Transitioning to transistions: Is it worth it?
September 29, 2009 2:33 AM   Subscribe

Glasses wearers: What are the pros and cons of self-darkening "transitions" lenses?

I'm interested in transitions (photochromic) lenses--those that darken in the presence of sunlight. Have you been satisfied with the performance of these lenses? Do they darken and lighten adequately, and in an acceptable amount of time? What are your general likes and dislikes regarding them? Are they worth the expense, and what is your advice to a prospective purchaser?
posted by Gordion Knott to Clothing, Beauty, & Fashion (43 answers total) 2 users marked this as a favorite
they don't work when you are driving. that's my biggest complaint.
posted by edmcbride at 2:36 AM on September 29, 2009 [7 favorites]

No experience personally, but I remember seeing people whose lenses had stopped transitioning at the same speed. They'd be indoors with one lens dark and the other light for a while. Maybe that problem has been fixed or was a symptom of low quality transitions.
posted by msbrauer at 2:45 AM on September 29, 2009

Awful, horrible things. They never get as dark as true sunglasses, and worse, they never completely lighten indoors, especially once they're a year or two old. This leaves you with not-quite-transparent glasses. They also look silly in photos.

Far better to get glasses that have clip-on sunglasses if the style allows, or a second pair of real prescription sunglasses.
posted by rokusan at 2:46 AM on September 29, 2009 [2 favorites]

When I see people wearing them (especially indoors) my first reaction is usually that they have some problem with their eyes that means they need tinted lenses all the time.
posted by le morte de bea arthur at 2:55 AM on September 29, 2009

they don't work when you are driving.

Current photochromic lenses are darkened by reacting to UV light. This leads to two problems:

When you're behind UV-filtering glass (i.e. most modern car windshields), the lenses will never darken.

At high-altitudes there's too much ambient UV and the lenses are always dark (thus Oakley killing their line of photochromic snowsport goggles).
posted by randomstriker at 3:00 AM on September 29, 2009 [2 favorites]

I'm very light sensitive so I have transitions lenses, and overall I'm happy with them, as they limit my light exposure. My biggest complaint is also that they don't work inside a car, because the windscreen filters out the UV lights. I think the next pair I buy will be non-transitions, so that I have a choice between the two as they aren't appropriate for every day but are still quite handy to have.
posted by ukdanae at 3:11 AM on September 29, 2009

Chiming in to say I wouldn't have bought mine if I'd known they didn't work in the car.
posted by saffry at 3:52 AM on September 29, 2009

I like mine. They work fine. I never noticed them not working in the car, honestly.
posted by St. Alia of the Bunnies at 4:14 AM on September 29, 2009 [1 favorite]

Driving through tunnels can be a real problem as I find that they don't transition quickly enough. Also, where I come from sunglasses are not considered appropriate in some social situations- my uncle was mocked mercilessly after a funeral as the sun had come out at the graveside and his glasses transitioned to make him look like a member of the mafia/ Men in Black etc. (this might not be an issue for you if you live somewhere sunglasses are derigeur).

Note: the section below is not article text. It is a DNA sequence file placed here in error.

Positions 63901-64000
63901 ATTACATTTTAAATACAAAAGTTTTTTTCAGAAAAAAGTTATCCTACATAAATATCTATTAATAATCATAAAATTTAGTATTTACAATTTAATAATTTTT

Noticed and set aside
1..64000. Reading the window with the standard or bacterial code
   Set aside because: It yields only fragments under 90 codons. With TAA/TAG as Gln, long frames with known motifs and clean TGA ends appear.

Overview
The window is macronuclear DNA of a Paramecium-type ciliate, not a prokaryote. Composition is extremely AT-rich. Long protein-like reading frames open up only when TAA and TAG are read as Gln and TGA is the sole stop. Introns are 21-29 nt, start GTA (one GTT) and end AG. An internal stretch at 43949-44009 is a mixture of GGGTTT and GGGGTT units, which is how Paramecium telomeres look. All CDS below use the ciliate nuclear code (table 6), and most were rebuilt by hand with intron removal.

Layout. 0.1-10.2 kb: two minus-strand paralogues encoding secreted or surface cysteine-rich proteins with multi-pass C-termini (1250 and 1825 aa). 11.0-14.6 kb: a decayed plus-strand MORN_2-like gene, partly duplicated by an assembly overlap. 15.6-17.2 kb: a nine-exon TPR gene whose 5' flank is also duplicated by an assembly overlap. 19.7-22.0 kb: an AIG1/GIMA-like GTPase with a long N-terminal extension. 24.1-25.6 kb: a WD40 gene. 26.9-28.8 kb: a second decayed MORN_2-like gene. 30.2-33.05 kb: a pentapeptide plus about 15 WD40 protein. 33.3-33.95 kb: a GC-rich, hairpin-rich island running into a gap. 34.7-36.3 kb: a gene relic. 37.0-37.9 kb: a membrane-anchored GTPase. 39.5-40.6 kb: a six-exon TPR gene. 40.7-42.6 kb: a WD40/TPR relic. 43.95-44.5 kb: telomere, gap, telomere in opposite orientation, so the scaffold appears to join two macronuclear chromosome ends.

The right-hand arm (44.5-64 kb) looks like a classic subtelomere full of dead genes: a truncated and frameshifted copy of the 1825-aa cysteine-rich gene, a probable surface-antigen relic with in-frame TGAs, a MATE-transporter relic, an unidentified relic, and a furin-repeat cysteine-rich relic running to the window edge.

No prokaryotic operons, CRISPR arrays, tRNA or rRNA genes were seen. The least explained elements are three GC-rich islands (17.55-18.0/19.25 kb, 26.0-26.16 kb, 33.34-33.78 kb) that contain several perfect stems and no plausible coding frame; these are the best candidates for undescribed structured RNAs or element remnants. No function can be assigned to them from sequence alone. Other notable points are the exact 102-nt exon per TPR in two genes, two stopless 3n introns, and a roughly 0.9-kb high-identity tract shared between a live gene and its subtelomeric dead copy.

posted by Gratishades at 4:20 AM on September 29, 2009

They turn yellow after a while. Glasses being expensive, I spent first year university with three year old transition lenses that always looked like a nicotine yellow and would only get a little darker on sunny days. It was not cool. I am not a fan.
posted by molecicco at 4:24 AM on September 29, 2009

I hate bright sunlight and have worn Transitions for years and like them alot. Yea, they don't work in the car but other than that, I don't really even notice them.
posted by octothorpe at 4:56 AM on September 29, 2009

I've only had cheap non-Transition(tm) photochromatic lenses purchased online, and I loved them until I moved to Florida. The ones I have eventually stopped working in hotter weather, then stopped working very much at all. For what it's worth, they now look closer to clear than sunglasses.

I loved them at first, though--I wouldn't even notice I was wearing them most of the time. If you get them, I'd highly recommend buying them online. I was able to get them for around sixty a pair rather than over four hundred a pair.
posted by PhoBWanKenobi at 5:01 AM on September 29, 2009

I never noticed mine working. People would often ask me why my glasses were yellow, and they would actually darken, but I'd still end up squinting in bright sunlight.

They also don't change anywhere near as fast as they do on the advert.
posted by Solomon at 5:02 AM on September 29, 2009

Oh, if you get them, definitely get photochromatic gray, rather than brown--it will avoid the yellow look Solomon mentions. I have to say, though, since I discovered buying cheap glasses online, that I do probably prefer to just get prescription sunglasses, though, as long as you don't mind carrying an extra pair.
posted by PhoBWanKenobi at 5:06 AM on September 29, 2009

Hi quality clip-ons give far better results. In Switzerland, they will cut blanks to fit your glasses specifically. These expankd with a pair of springs, just enough to get the clips over the outside edge of your glasses (not the usual with the clip on the bridge). Even better, get the kind of glasses that come with magnetic clip-ons.